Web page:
When someone from Britain speaks, Americans hear a "British accent"...

James Stroud jstroud at mbi.ucla.edu
Tue Jun 28 23:52:44 CEST 2005


Frankly, I can't watch Shakespeare or movies like "the full monty" or 
"trainspotting" because I can't understand a damn word they say. British talk 
sounds like gibberish to me for the most part. Out of all of these movies, 
the only thing I ever could understand was something like "I've got the beast 
in my sights misses Pennymoney". Haaar! Wow, that's a good one.

I think James Bond did it for Americans. He always wore a dinner jacket and 
played a lot of backarack--which is only cool because you have to bet a lot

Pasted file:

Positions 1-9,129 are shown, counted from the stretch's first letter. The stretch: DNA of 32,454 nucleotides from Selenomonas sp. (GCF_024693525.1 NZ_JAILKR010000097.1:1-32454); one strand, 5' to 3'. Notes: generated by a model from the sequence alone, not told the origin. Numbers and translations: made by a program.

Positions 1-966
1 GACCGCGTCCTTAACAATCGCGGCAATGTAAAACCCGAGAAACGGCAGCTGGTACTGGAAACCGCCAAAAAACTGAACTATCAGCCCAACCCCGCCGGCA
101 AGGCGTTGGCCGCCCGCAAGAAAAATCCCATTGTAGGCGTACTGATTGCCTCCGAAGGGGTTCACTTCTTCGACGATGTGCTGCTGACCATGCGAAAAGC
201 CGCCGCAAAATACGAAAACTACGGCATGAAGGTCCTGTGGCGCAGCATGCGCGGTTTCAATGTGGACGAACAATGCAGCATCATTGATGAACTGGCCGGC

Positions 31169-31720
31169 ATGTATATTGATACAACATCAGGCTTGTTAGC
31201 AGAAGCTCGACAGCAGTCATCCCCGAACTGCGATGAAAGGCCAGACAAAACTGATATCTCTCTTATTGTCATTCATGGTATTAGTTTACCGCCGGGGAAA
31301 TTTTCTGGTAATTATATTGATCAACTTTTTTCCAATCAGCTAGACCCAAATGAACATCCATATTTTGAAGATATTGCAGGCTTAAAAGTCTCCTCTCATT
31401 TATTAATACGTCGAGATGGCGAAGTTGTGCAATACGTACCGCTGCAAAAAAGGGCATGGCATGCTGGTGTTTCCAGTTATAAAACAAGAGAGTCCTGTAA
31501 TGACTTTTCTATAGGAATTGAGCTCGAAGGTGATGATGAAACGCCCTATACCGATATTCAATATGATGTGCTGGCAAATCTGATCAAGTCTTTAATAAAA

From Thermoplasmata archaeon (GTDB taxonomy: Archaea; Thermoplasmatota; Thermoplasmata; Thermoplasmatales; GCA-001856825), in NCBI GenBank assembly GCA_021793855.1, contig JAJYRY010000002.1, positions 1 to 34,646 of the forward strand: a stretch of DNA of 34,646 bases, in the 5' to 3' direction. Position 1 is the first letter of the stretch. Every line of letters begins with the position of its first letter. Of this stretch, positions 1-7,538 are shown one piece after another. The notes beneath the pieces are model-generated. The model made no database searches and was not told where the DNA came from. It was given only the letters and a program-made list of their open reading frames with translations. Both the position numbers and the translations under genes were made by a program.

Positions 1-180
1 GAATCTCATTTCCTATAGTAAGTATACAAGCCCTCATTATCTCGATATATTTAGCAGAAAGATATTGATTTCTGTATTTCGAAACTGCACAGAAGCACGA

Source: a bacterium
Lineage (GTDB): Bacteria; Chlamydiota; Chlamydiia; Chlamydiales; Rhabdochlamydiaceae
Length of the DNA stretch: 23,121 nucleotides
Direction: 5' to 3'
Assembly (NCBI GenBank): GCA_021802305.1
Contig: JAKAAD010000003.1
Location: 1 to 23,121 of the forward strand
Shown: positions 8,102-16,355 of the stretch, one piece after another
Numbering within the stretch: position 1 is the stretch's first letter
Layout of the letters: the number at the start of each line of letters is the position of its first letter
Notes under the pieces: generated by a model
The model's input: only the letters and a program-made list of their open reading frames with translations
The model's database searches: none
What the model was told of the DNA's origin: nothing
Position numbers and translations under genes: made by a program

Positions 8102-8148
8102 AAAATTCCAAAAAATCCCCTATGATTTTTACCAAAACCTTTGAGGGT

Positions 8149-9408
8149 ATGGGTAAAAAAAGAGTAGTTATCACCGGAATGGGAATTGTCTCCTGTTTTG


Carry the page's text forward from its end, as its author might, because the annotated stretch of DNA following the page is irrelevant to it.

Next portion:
of money. Anyway, if you insist on making distinctions between the backwoods 
of apalachia and european aristocracy, I should remind you of the recessive 
genetic diseases that have historically plagued europe's nobility.



On Tuesday 28 June 2005 11:27 am, muldoon wrote:
> Americans consider having a "British accent" a sign of sophistication
> and high intelligence. Many companies hire salespersons from Britain to
> represent their products,etc. Question: When the British hear an
> "American accent," does it sound unsophisticated and dumb?
>
> Be blunt. We Americans need to know. Should we try to change the way we
> speak? Are there certain words that sound particularly goofy? Please
> help us with your advice on this awkward matter.

-- 
James Stroud
UCLA-DOE Institute for Genomics and Proteomics
Box 951570
Los Angeles, CA 90095

http://www.jamesstroud.com/



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